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Weddings - Who Pays For What?

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There aren't absolute rules on who pays for what. Traditionally, the wedding expenses have been borne primarily by the bride's family, with the groom responsible for the rings and the honeymoon. While tradition is still an honored part of our heritage, financial obligations must often give way to everyday realities and compromise. The following list indicates the traditional assumption of expenses. However, the final arbiter of who pays for what in a wedding should rest upon those most willing and able to meet the necessary financial obligations.

The bride

  1. Wedding ring for the groom (if it's a double ring ceremony).
  2. A wedding gift for the groom.
  3. Presents for the bridal attendants.
  4. Personal stationary
  5. Accommodations for her out of town attendants with family, friends or at a hotel.
  6. Physical examination/blood test.

The Groom

  1. The bride's rings.
  2. Wedding gift for the bride.
  3. The marriage license.
  4. Gifts for the best man and ushers.
  5. Flowers: bride's bouquet and going away corsage; corsages for mothers; boutonnieres for the men in the wedding party.
  6. Accommodations for out of town ushers or best man.
  7. His blood test
  8. Gloves, ties or ascots for the men in the wedding party.
  9. Fee for the clergy
  10. The Honeymoon.
  11. Optional: bachelor's dinner.

The Bride's Family

  1. The entire cost of the reception: rental of the hall, if the reception is not held at home; caterer; food ( including the wedding cake); beverages; gratuities for the bartenders and waiters; decorations; music; flowers.
  2. A wedding gift for the newlyweds.
  3. Bride's wedding attire/ trousseau.
  4. The wedding invitations, announcements and mailing costs.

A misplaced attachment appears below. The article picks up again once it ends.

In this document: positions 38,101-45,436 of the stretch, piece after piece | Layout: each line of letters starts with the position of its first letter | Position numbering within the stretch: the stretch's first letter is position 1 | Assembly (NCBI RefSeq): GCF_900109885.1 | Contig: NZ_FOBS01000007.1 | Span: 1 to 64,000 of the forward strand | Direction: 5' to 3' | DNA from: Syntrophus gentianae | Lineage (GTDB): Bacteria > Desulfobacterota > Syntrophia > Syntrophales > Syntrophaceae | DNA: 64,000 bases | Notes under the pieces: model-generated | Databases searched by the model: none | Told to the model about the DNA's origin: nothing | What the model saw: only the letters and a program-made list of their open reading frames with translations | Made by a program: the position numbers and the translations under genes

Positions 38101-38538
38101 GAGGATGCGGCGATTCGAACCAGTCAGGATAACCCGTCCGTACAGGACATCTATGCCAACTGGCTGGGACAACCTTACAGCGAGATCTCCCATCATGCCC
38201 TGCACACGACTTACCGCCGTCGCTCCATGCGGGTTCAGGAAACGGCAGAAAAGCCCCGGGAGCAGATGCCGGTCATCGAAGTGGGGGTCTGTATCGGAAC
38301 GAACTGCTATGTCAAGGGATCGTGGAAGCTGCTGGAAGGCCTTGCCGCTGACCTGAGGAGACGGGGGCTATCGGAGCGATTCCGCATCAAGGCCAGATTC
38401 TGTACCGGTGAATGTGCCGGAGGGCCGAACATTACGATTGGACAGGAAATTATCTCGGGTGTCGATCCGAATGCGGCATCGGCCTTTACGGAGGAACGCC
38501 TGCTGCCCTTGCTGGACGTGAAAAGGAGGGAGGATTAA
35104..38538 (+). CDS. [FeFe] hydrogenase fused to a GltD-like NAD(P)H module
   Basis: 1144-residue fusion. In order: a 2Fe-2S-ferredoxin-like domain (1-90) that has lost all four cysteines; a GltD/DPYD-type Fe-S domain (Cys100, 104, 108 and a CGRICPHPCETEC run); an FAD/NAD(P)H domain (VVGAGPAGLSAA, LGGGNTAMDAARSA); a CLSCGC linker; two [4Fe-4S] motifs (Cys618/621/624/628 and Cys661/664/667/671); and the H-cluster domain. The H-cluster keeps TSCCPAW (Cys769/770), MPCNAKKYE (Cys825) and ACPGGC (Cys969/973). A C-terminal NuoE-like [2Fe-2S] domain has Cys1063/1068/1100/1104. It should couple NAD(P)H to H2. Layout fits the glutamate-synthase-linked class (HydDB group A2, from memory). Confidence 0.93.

5. The fee for engagement and wedding photographs.
  6. Ceremony; rental of sanctuary; fees for organist, soloist or choir, and sexton (sometimes included in charge for premises but if no9t, these people have set fees); aisle carpets and or canopy; and any other additional costs for decorations.
  7. Bridesmaids' bouquets.
  8. Gratuities to those directing traffic and / or parking.
  9. Transportation for bridal party from the bride's house to the ceremony and from ceremony to reception.
  10. Bridesmaids; luncheon.
  11. Optional: rehearsal dinner.
  12. Optional: household furnishings from linens, china, silver flatware and crystal to furniture.

The Groom's Family

  1. Clothes for the wedding.
  2. Any traveling expenses and hotel bills they incur.
  3. Wedding gift for the bride and groom.
  4. Optional: the rehearsal dinner or other expenses they elect to assume.

The Guests

  1. Any traveling expenses they incur.
  2. Wedding gift for the couple.

The Attendants

  1. Wedding attire.
  2. Traveling expenses.
  3. Wedding gift for the couple.

Editor's note: at the time the wedding is being planned, both sets of parents – along with the engaged couple – may wish to meet to discuss the financial arrangements. It is wise for each party to make any financial limits absolutely clear – to prevent any misunderstandings or hard feelings after definite plans have been made. If the parents of the groom wish to share the wedding expenses, they may offer to do so.

Source: Unknown. magazine clipping handed to me by my wife.

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